One issue and one issue alone is dominating football in the Potteries this week, and that is the dressing room contretemps between Stoke City manager Tony Pulis and his star striker James Beattie. In a story more befitting of an episode of now-defunct football soap Dream Team, Pulis and Beattie apparently had a heated confrontation in the visitor’s dressing room at the Emirates Stadium on Saturday following Stoke City’s 2-0 defeat at the hands of Arsenal.
Depending on which newspaper report you happened to read this week, a disagreement over plans surrounding the players’ Christmas party that weekend turned ugly, with a naked Pulis allegedly attempting to land a headbutt on his No.9. Confusion has reigned in the aftermath of the incident, with the local media reporting that Pulis has apologised to Beattie and the rest of the squad for his actions, while Beattie’s legal team has moved quickly to deny rumours of any reciprocal penitence on the player’s part. Thursday’s press conference saw the City manager claim that a line had been drawn under the incident. How true that is remains to be seen.
While one may reasonably question why a professional adult pulling in a weekly wage of five figures needs to make such a fuss over something as trivial as a yuletide night on the ale, the incident has further fuelled creeping doubts regarding Pulis’ man-management skills. The Welshman has worked wonders at Stoke but the bulk of his managerial experience has come in the lower leagues. His experience of dealing with the present day ‘celebrity’ footballer is limited. This season has seen the emergence of the first hints of cracks in the previously granite-strong team spirit carefully fostered by the manager, a togetherness which was instrumental in the Potters punching above their weight in their triumphant return to top-flight football in 2008/09.
Firstly, Dave Kitson, a record signing from Reading in July 2008, was rewarded for finally finding some form after a nightmare first season by being mysteriously dropped and then exiled to Middlesbrough amid whisperings of a training ground bust-up. Similarly, the arrival of Tuncay Sanli was supposed to herald the dawn of a new, exciting footballing era at the Britannia Stadium, yet five months later, the Turkish captain has started just one solitary Premier League game. Pulis’s decision during the recent defeat at Hull to sacrifice Tuncay following Abdoulaye Faye’s dismissal, just seven minutes after the forward’s introduction as a substitute, saw the Turk react angrily by storming down the tunnel.
A fortnight ago, Pulis gave an interview in which he railed against the egotism of the modern footballer: “players have to understand and realise that they’re part of a group who gets well paid by football clubs to get results”. Some supporters speculated that this was a pointed message to the likes of Tuncay, Kitson, and the inexplicably benched Liam Lawrence to knuckle down and fight for their place. However, once you factor in the Beattie incident, and the likelihood that someone in the squad leaked the story to the national press, it does paint a picture of a manager whose grip on the dressing room has weakened.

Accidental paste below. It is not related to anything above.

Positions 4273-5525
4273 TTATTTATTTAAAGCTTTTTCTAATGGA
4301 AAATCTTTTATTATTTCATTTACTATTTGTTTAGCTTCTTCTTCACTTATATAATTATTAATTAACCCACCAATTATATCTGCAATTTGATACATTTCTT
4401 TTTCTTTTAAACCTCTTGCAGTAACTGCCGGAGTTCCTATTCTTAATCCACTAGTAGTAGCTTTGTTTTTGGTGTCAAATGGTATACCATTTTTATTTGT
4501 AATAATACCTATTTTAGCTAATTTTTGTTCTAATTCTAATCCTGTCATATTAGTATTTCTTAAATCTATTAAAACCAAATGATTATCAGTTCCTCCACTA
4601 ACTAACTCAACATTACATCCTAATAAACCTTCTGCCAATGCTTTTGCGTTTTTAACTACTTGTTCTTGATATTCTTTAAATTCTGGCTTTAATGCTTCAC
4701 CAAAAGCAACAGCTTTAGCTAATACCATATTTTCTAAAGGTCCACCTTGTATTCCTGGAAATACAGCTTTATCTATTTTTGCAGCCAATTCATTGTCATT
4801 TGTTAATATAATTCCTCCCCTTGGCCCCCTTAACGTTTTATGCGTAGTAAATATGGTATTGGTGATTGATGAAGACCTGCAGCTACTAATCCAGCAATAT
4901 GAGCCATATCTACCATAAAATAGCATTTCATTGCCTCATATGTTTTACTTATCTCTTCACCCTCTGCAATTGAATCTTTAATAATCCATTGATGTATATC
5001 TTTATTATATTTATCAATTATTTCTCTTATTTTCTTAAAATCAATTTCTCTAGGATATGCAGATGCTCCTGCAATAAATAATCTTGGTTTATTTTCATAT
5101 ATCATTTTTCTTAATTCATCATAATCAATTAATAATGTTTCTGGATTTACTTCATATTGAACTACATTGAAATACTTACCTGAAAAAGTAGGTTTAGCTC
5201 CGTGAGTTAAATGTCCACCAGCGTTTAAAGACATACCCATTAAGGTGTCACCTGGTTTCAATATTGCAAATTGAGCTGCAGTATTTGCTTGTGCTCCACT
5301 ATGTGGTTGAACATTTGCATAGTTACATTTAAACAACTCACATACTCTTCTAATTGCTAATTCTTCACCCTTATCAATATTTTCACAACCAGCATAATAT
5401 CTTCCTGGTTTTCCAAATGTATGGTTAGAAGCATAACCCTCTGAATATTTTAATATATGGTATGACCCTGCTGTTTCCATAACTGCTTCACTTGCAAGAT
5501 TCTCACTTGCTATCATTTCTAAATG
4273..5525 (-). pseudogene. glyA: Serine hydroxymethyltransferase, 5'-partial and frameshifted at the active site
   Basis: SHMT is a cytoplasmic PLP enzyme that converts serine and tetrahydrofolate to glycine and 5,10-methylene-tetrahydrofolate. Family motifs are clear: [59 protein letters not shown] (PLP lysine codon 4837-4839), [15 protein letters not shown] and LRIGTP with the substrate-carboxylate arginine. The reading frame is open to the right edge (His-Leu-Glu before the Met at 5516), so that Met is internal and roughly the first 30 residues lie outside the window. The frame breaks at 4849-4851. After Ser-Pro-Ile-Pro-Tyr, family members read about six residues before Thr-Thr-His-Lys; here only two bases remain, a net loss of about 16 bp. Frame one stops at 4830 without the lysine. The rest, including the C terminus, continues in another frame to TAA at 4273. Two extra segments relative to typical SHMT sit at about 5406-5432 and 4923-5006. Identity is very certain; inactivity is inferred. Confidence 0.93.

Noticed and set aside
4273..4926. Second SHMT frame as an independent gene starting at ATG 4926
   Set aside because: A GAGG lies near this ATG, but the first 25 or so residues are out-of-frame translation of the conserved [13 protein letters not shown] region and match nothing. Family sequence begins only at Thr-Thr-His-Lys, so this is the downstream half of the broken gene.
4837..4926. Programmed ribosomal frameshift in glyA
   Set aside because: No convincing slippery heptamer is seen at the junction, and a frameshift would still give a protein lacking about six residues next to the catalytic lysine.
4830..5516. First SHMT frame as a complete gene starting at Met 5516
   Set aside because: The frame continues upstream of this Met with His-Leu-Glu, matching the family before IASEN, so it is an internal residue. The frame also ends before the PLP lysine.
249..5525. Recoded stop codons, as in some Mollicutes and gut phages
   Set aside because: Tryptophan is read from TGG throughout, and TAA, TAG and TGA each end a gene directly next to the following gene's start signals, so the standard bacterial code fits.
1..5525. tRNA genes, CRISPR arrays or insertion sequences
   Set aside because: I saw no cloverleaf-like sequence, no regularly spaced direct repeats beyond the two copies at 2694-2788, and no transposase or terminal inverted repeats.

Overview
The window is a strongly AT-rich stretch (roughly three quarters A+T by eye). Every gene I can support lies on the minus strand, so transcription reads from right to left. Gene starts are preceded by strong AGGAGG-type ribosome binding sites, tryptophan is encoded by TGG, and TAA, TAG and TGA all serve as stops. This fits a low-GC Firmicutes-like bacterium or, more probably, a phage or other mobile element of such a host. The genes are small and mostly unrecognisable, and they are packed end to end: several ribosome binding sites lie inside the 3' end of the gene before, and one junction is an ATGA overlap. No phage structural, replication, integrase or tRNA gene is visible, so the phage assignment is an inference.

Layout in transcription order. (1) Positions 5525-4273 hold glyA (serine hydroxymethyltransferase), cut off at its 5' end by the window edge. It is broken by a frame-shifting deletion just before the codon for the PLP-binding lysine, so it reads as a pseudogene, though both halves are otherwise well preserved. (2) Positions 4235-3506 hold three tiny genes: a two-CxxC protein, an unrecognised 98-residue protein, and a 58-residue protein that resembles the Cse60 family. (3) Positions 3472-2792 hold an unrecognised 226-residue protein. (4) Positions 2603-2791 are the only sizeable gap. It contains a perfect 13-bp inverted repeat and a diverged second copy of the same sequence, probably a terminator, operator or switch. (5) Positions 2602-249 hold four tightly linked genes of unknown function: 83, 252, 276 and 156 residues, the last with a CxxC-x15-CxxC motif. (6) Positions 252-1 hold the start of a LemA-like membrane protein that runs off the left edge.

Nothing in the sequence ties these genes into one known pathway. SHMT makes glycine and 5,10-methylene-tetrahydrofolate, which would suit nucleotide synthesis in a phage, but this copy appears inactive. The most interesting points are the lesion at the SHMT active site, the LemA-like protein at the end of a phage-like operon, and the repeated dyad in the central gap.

The short-term impact of the Beattie bust-up is unlikely to be visibly apparent. The former Southampton striker’s failure to train on Monday, and his likely omission from the starting lin- up against Wigan on Saturday, owes more to his lack of fitness and the niggling ankle and knee injuries which have hampered his performances this season and produced a disappointing return of just two goals in 14 games. Pulis himself suggested that the return to fitness of target man Mama Sidibe meant that Beattie would be given time to rest and attempt to recover the sharpness that saw him fire Stoke to safety following his arrival during last January’s transfer window.
Long-term, however, Beattie’s failure to lay to rest the issue with an apology casts a shadow over his future at the Britannia Stadium. As he approaches the age of 32, perhaps the erstwhile England international relishes the chance to repeat the heroics of last term with a new club – or even with an old one, as rumours abound that “’buttgate” has alerted Beattie’s first club Blackburn Rovers. An emotional return for the Lancashire lad to the club which started it all might prove difficult to resist if his Britannia bridge has been burned.
Whatever the outcome, and whoever is to blame, there is now an element of spice to Saturday’s early kick-off, as the Potters hope to put their visitors, the erratic Latics, to the sword. Dean Whitehead returns from suspension to compete with Glenn Whelan for a central midfield berth alongside Salif Diao. Liam Lawrence is an early doubt after falling victim to suspected swine flu and Rory Delap will probably start on the right of midfield. Ricardo Fuller, rested at the Emirates, is likely to win his battle with Sanli to partner Sidibe up front.